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UNITED STATES v. CARTER

October 24, 1995

UNITED STATES
v.
MARK A. CARTER, Defendant.



The opinion of the court was delivered by: FRIEDMAN

 I. DISCUSSION

 Defendant Mark Carter was charged under 18 U.S.C. § 922(g)(1). That statute reads in part as follows:

 
(g) It shall be unlawful for any person --
 
(1) who has been convicted in any court of a crime punishable by imprisonment for a term exceeding one year ...
 
to ship or transport in interstate or foreign commerce, or possess in or affecting commerce, any firearm or ammunition; or to receive any firearm or ammunition which has been shipped or transported in interstate or foreign commerce.

 Count One of the grand jury indictment charging Mr. Carter reads in relevant part:

 
On or about August 1, 1995, within the District of Columbia, MARK A. CARTER, having been convicted of a crime punishable by imprisonment for a term exceeding one year . . . did unlawfully and knowingly receive and possess a firearm, that is, a IMI 9mm semi-automatic rifle, which had been possessed, shipped and transported in and affecting interstate and foreign commerce. (Unlawful Possession of a Firearm by a Convicted Felon, in violation of Title 18, United States Code, Section 922(g)(1))

 Defendant argues that Count One fails to state an offense because the language of the indictment does not track the language of the statute and that, as written, it would permit a jury to convict him of conduct that does not constitute an offense under the statute. The Court disagrees.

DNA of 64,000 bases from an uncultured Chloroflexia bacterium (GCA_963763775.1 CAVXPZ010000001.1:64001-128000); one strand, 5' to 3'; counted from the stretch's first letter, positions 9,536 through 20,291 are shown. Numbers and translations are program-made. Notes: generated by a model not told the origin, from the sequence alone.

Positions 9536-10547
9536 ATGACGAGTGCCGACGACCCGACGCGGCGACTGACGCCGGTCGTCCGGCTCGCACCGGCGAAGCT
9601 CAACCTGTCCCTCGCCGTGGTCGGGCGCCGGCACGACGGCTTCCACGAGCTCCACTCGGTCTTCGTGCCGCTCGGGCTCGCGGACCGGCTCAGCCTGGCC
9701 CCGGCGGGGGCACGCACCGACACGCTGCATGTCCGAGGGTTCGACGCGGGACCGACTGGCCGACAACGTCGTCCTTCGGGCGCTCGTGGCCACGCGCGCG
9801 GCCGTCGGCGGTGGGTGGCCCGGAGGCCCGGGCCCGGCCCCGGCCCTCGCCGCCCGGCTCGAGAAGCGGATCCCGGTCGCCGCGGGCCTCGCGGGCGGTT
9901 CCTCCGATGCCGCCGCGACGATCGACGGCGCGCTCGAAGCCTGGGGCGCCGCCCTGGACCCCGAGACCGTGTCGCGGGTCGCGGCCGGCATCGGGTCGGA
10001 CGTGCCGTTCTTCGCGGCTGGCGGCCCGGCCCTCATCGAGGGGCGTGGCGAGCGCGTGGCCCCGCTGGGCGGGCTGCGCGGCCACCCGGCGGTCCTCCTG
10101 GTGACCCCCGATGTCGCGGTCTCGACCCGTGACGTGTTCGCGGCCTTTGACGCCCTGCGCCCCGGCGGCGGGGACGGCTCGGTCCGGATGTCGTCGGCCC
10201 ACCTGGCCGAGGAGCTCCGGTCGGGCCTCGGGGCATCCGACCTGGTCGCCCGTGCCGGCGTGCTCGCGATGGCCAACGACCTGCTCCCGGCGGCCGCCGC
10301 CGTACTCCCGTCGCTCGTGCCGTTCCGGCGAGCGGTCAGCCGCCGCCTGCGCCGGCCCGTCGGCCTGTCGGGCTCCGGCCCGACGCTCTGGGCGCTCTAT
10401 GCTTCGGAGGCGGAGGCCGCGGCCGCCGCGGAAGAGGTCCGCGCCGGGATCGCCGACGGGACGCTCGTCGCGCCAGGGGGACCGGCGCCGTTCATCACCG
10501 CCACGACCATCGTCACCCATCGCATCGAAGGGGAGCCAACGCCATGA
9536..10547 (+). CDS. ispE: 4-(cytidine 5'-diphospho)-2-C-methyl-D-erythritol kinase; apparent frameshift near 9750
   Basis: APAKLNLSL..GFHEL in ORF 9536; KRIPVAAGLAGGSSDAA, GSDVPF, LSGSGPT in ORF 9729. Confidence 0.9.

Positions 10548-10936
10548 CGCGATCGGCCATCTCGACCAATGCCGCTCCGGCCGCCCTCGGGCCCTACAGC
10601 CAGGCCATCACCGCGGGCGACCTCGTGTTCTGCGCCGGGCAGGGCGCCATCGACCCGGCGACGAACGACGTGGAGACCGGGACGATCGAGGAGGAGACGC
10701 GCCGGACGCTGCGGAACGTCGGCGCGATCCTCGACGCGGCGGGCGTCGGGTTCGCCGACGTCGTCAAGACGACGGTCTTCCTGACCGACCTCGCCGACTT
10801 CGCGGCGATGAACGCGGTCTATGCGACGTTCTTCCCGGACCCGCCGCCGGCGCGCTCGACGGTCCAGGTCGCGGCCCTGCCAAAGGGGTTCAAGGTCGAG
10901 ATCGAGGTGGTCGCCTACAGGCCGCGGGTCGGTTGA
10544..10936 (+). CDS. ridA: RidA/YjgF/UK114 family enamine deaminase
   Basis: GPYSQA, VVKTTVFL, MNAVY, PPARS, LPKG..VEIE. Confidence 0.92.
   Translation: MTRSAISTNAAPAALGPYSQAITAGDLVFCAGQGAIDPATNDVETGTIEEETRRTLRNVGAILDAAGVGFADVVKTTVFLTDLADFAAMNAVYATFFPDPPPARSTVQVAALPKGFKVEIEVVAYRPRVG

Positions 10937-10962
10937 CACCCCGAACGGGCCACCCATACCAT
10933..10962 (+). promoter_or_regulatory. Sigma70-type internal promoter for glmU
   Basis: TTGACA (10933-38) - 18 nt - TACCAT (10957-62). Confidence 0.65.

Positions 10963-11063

Rule 7 of the Federal Rules of Criminal Procedure requires only that an indictment "be a plain, concise and definite written statement of the essential facts constituting the offense charged." Fed. R. Crim. P. 7(c)(1). Its purpose is to assure that defendants are fairly informed of the charges against which they must defend so that they may prepare a defense, and to permit them to plead former jeopardy upon any subsequent prosecution. Hamling v. United States, 418 U.S. 87, 117, 41 L. Ed. 2d 590, 94 S. Ct. 2887 (1974); United States v. Hernandez, 980 F.2d 868, 871 (9th Cir. 1992); United States v. Clarridge, 811 F. Supp. 697, 711-12 (D.D.C. 1992); see also 1 WRIGHT & MILLER, FEDERAL PRACTICE AND PROCEDURE §§ 123, 125 (2d ed. 1982). It is not necessary that an indictment recite the exact language of the statute or precisely track its language. United States. v. Poole, 929 F.2d 1476, 1479 (10th Cir. 1991).

 As the Fifth Circuit explained in United States v. Wiley, 979 F.2d 365, 367 (5th Cir. 1992) (quoting United States v. Chaney, 964 F.2d 437, 446 (5th Cir. 1992)):

 
An indictment is sufficient if it (1) contains the elements of the offense charged, (2) fairly informs a defendant of the charge, and (3) enables the defendant to plead acquittal or conviction in bar of future prosecutions for the same offense. "Practical, not technical, considerations govern the validity of an indictment and the test of the validity of an indictment is not whether the indictment could have been framed in a more satisfactory manner, but whether it conforms to minimal constitutional standards."

 See also United States v. Shelton, 937 F.2d 140, 142 (5th Cir. 1991); United States v. ...


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